This has been incredibly difficult to write. King Wan holds the distinction of being one of my worst investments thus far. Probably the worst in fact. It is always easiest to reflect upon the successes, but the pain from the losses…
It is also the one company which I am least optimistic about in the short -mid term. I currently hold 1,000,000 shares of KW bought at an average cost of $0.28 or so, after accounting for dividends.
Upon reflecting though, I thought that KW is a fine example of incompetent management + my own emotions having clouded my judgement. The emotion part is particularly frustrating as I have flagged up many concerns in my investing thesis prior to investing, these concerns have now been realised and yet, at that point in time, I went ahead to buy 1,000,000 shares, HAVING done the due diligence.
I have no explanation, or excuse, for doing that. I must’ve been possessed.
The entire process, from my initial investment, together with how things have played out, my correspondence with KW’s management, and my view on how things will develop from here, should be rather entertaining to read though, assuming one has no teeth in the game.
This is KW’s official corporate profile:
“Established in 1977, King Wan Corporation Limited is a Singapore-based integrated building services company with principal activities in the provision of Mechanical and Electrical (M&E) engineering services for the building and construction industry.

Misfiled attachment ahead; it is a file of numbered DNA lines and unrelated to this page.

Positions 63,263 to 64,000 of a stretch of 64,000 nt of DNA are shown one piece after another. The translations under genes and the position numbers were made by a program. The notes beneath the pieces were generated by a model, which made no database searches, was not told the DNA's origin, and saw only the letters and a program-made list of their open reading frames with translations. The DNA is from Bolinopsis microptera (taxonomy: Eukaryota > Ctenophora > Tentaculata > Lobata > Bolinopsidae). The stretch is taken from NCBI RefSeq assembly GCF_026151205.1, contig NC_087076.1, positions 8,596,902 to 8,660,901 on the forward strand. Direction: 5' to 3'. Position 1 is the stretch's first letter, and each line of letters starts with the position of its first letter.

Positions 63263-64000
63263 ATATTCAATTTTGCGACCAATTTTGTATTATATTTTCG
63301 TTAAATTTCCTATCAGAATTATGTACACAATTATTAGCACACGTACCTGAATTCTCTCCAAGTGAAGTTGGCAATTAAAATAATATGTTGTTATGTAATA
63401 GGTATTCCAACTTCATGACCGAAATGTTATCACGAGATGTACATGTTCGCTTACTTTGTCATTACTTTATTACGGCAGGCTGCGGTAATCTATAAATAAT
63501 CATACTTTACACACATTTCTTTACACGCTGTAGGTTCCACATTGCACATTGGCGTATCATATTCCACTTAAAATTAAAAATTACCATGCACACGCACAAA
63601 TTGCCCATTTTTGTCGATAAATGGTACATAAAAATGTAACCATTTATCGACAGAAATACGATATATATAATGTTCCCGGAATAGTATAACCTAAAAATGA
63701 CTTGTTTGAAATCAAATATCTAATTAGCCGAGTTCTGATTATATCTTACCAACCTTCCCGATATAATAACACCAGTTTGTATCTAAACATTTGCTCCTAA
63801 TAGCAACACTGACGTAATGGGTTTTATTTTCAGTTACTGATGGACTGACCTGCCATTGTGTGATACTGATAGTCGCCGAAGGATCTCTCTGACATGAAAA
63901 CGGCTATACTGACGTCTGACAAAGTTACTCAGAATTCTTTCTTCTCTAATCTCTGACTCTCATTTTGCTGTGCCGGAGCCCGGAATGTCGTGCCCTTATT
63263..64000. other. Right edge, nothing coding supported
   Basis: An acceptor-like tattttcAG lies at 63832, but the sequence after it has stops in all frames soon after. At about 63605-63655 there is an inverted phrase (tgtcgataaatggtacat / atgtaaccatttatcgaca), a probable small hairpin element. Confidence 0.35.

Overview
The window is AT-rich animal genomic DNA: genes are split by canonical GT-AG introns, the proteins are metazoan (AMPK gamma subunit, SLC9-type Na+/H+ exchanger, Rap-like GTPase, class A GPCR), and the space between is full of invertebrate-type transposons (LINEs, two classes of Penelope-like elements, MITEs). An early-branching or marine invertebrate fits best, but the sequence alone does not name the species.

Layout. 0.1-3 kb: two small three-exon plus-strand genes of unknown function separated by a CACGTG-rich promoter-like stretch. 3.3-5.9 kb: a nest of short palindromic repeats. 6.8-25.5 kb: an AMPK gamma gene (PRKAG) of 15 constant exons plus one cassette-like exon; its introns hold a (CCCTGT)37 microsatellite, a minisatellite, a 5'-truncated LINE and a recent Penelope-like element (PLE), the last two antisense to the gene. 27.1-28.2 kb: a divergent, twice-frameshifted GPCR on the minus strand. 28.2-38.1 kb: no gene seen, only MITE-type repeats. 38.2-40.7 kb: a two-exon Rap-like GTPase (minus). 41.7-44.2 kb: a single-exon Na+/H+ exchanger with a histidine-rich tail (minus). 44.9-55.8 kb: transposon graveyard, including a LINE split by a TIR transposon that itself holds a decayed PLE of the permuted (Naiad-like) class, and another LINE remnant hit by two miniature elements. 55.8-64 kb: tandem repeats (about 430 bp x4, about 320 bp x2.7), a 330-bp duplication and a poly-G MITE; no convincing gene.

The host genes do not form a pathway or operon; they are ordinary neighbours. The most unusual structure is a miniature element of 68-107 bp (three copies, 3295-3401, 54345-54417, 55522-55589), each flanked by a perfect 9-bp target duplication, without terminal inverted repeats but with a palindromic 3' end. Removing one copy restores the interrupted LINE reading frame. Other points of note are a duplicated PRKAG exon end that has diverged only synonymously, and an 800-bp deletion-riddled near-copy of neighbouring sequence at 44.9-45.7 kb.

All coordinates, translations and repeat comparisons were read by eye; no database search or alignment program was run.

Over the past three decades, King Wan has grown from strength to strength to expand beyond its core business, and successfully ignited new growth engines to propel the Group for greater shareholders’ value. The Group operates through its network of subsidiaries and associates in Singapore, China and Thailand.”
Please read the 2nd paragraph again, so that you’d understand how ridiculous that sounds as we progress.
KW divides it’s businesses into a core business and an investment portfolio. The core business is where management has executive functions, overseeing the operations of the businesses on a daily basis.
Under their investment portfolio, KW mainly invests the cashflow generated from the core businesses in the form of loans to associates or joint ventures. They also act as the guarantor for bank loans that these associates/JVs get.
If this works out, it is a very powerful structure (Somewhat similar to Berkshire’s), where the core business is stable and FCF generative, and the FCF is invested into higher growth businesses or businesses that are undervalued temporarily by the markets.
Unfortunately, there’s no WB in KW. That is the main mistake I made: Judging that the management are investing gurus.